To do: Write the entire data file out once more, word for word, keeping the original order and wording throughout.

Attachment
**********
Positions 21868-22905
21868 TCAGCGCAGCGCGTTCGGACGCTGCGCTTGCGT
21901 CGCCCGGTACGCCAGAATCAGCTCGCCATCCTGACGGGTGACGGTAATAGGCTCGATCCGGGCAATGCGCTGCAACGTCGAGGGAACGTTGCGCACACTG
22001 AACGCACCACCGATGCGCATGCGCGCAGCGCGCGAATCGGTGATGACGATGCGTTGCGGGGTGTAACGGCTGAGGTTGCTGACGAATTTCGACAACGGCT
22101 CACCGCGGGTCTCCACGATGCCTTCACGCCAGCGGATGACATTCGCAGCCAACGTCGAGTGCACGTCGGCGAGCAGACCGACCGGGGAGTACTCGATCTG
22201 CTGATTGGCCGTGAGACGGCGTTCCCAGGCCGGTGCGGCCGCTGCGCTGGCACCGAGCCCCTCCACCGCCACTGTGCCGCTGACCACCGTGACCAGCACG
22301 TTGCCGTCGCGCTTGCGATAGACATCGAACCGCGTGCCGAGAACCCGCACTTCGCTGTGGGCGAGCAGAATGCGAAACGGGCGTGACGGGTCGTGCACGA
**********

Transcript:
Positions 21868-22905
21868 TCAGCGCAGCGCGTTCGGACGCTGCGCTTGCGT
21901 CGCCCGGTACGCCAGAATCAGCTCGCCATCCTGACGGGTGACGGTAATAGGCTCGATCCGGGCAATGCGCTGCAACGTCGAGGGAACGTTGCGCACACTG
22001 AACGCACCACCGATGCGCATGCGCGCAGCGCGCGAATCGGTGATGACGATGCGTTGCGGGGTGTAACGGCTGAGGTTGCTGACGAATTTCGACAACGGCT
22101 CACCGCGGGTCTCCACGATGCCTTCACGCCAGCGGATGACATTCGCAGCCAACGTCGAGTGCACGTCGGCGAGCAGACCGACCGGGGAGTACTCGATCTG
22201 CTGATTGGCCGTGAGACGGCGTTCCCAGGCCGGTGCGGCCGCTGCGCTGGCACCGAGCCCCTCCACCGCCACTGTGCCGCTGACCACCGTGACCAGCACG
22301 TTGCCGTCGCGCTTGCGATAGACATCGAACCGCGTGCCGAGAACCCGCACTTCGCTGTGGGCGAGCAGAATGCGAAACGGGCGTGACGGGTCGTGCACGA